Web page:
Magazine article National Catholic Reporter

European Public Opinion: Closer to Pope Than to Bush. (World)

Magazine article National Catholic Reporter

European Public Opinion: Closer to Pope Than to Bush. (World)

Article excerpt

European public opinion on a possible war with Iraq tilts closer to the views of John Paul II than to George W.

Analysts believe most European governments will eventually get on board if the U.S. strikes Iraq. The lone exception might be Germany, where Chancellor Gerhard Schroeder staked his re-election on staying out of the war.

Across Europe there is skepticism about the wisdom of the course the United States is steering, and of the motives for pursuing it. An early January poll in France, for example, found that only 15 percent of the French would favor going to war in Iraq, even if the United Nations were to approve the action.

A sample of comment from European newspapers:

"Are U.N. resolutions meant to apply to weak nations and be ignored at will by the powerful? ... To date the Iraqis have complied with the U.N. resolution to the letter.... One might have expected that such cooperation from Iraq would have lessened the tension in the region. Strangely, this is not the case."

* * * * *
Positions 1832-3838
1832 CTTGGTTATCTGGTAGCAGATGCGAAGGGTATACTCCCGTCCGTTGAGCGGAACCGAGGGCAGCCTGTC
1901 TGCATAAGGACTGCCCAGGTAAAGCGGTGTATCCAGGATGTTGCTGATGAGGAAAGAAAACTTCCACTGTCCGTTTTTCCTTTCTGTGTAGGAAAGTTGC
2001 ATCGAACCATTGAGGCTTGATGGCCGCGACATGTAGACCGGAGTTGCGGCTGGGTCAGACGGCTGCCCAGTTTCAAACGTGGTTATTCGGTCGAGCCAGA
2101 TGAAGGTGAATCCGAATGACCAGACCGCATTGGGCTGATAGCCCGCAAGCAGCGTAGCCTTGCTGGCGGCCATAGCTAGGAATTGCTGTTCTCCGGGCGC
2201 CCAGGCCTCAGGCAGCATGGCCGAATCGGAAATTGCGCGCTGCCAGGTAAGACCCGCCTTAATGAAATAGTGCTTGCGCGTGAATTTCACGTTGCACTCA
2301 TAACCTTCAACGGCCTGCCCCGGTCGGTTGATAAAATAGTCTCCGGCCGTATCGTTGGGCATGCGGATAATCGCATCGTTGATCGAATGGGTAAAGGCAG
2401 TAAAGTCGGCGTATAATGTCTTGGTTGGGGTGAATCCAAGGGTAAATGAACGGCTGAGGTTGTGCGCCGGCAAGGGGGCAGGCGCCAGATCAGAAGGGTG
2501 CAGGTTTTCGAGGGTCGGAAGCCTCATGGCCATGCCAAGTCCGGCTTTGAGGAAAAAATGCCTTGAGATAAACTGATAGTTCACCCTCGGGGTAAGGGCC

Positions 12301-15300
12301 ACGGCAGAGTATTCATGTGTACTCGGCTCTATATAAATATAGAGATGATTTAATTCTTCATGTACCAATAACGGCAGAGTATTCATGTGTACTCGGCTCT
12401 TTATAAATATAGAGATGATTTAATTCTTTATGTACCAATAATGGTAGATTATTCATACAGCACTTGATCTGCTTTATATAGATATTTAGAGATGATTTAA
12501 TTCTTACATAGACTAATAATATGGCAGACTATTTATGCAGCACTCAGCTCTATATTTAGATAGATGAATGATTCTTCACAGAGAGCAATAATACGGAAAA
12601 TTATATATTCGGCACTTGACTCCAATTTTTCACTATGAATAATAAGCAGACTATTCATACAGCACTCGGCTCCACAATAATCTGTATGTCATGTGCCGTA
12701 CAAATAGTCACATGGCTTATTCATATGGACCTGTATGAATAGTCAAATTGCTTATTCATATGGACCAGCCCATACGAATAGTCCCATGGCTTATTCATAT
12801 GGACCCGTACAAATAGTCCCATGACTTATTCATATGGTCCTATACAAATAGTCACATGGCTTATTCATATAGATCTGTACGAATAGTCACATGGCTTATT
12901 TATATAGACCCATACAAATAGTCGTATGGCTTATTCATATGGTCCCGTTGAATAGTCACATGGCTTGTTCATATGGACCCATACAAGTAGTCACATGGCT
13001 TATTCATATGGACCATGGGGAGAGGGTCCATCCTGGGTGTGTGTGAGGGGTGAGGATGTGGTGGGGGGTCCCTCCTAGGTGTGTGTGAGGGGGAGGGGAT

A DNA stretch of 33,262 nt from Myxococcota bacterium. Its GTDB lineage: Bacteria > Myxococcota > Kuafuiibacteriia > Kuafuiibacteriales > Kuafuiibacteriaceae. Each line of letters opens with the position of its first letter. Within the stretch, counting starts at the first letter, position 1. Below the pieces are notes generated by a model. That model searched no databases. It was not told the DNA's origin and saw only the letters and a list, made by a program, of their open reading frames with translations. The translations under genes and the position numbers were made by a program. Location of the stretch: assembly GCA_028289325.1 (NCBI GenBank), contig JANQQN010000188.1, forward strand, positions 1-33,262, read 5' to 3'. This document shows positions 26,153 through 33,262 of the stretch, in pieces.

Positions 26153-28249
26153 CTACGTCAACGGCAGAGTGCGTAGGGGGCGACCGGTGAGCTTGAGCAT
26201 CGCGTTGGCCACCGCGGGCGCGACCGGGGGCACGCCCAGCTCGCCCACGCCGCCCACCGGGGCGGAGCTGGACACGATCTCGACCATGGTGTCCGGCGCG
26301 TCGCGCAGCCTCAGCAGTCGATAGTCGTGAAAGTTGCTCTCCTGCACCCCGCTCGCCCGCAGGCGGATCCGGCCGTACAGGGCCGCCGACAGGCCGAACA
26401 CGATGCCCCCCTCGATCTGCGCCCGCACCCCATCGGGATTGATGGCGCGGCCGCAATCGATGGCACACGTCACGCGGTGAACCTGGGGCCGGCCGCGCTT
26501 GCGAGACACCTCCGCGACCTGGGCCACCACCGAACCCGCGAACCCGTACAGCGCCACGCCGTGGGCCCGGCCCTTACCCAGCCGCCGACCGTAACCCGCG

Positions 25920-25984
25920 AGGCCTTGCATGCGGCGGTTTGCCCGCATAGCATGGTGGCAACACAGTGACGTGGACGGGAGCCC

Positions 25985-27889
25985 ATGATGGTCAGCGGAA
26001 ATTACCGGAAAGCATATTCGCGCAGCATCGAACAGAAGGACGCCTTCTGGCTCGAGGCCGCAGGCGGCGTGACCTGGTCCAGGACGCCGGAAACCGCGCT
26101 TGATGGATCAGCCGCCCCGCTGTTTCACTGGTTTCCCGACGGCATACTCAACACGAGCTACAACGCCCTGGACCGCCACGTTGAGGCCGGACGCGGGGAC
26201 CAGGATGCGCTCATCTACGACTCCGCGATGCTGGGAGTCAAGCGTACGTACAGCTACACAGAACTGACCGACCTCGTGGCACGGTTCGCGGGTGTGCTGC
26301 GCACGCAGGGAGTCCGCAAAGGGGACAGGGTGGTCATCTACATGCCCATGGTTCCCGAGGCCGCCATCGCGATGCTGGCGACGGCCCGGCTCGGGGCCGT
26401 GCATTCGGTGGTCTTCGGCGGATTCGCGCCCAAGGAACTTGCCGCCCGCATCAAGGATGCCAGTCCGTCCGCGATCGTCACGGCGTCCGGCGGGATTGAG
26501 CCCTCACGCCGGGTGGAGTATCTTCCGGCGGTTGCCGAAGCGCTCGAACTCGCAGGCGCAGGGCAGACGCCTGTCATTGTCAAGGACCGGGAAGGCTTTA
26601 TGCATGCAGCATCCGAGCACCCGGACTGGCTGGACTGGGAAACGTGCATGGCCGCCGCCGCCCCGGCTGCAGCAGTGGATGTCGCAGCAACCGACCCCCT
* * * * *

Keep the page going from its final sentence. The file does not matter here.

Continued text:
Le Figaro, Paris, December 2002

"There is something almost comical about the prospect of George W. Bush waging war on another nation because that nation has defied international law. Since Bush came to office, the U.S. government has torn up more international treaties and disregarded more United Nations' conventions than the rest of the world has in 20 years. It has scuppered the biological weapons convention while experimenting, illegally, with biological weapons of its own. It has refused to grant chemical-weapons inspectors full access to its laboratories. It has ripped up the Anti-Ballistic Missile Treaty, and appears to be ready to violate the nuclear test-ban treaty."

The Guardian, London, August 2002

"Europe wants to build its and the world's security on international agreements, common institutions and common trade. …

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